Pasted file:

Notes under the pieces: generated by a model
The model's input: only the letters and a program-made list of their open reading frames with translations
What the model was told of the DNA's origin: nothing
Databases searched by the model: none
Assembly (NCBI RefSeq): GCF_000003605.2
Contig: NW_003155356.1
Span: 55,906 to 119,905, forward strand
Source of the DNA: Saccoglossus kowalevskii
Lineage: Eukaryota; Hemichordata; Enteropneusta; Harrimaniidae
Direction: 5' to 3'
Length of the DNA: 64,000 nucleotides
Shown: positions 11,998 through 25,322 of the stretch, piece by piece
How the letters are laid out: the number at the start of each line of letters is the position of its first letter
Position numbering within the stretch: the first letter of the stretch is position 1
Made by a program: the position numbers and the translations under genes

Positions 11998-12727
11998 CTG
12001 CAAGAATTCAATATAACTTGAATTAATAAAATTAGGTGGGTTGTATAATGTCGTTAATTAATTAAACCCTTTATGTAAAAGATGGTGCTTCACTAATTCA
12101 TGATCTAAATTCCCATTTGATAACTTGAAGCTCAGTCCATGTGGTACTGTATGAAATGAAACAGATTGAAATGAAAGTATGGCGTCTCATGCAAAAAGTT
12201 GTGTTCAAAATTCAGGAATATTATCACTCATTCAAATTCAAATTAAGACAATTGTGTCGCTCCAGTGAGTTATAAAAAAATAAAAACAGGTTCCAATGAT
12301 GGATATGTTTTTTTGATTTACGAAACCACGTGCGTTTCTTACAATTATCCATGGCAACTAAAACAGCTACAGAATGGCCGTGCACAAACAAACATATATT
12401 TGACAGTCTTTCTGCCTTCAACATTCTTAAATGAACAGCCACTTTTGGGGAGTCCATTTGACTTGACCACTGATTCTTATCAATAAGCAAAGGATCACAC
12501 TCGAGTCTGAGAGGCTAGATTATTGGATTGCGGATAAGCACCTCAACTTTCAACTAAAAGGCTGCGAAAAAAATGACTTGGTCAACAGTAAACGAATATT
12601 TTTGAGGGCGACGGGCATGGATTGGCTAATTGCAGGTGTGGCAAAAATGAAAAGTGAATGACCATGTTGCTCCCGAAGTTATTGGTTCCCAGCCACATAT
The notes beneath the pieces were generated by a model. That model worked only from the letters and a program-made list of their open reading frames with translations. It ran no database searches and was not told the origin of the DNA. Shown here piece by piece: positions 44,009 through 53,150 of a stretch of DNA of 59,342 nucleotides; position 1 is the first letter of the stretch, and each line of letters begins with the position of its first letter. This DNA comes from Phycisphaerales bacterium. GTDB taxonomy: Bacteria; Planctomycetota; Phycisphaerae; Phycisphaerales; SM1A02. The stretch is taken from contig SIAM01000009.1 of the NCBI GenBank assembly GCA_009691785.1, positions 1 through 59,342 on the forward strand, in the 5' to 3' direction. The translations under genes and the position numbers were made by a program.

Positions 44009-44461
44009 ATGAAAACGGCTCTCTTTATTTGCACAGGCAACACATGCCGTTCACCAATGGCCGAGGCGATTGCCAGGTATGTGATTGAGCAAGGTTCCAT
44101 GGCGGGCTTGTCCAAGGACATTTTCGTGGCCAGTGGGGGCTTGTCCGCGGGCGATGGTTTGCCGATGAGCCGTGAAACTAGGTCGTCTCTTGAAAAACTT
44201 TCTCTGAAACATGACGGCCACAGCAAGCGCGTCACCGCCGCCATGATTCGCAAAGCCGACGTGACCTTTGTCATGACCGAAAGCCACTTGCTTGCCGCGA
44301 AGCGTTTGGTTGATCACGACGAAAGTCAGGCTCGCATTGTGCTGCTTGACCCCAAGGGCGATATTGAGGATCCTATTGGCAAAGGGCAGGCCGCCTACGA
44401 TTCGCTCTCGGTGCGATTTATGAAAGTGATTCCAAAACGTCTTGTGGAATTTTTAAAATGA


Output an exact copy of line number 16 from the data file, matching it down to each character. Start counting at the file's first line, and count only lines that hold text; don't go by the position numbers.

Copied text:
Positions 11998-12727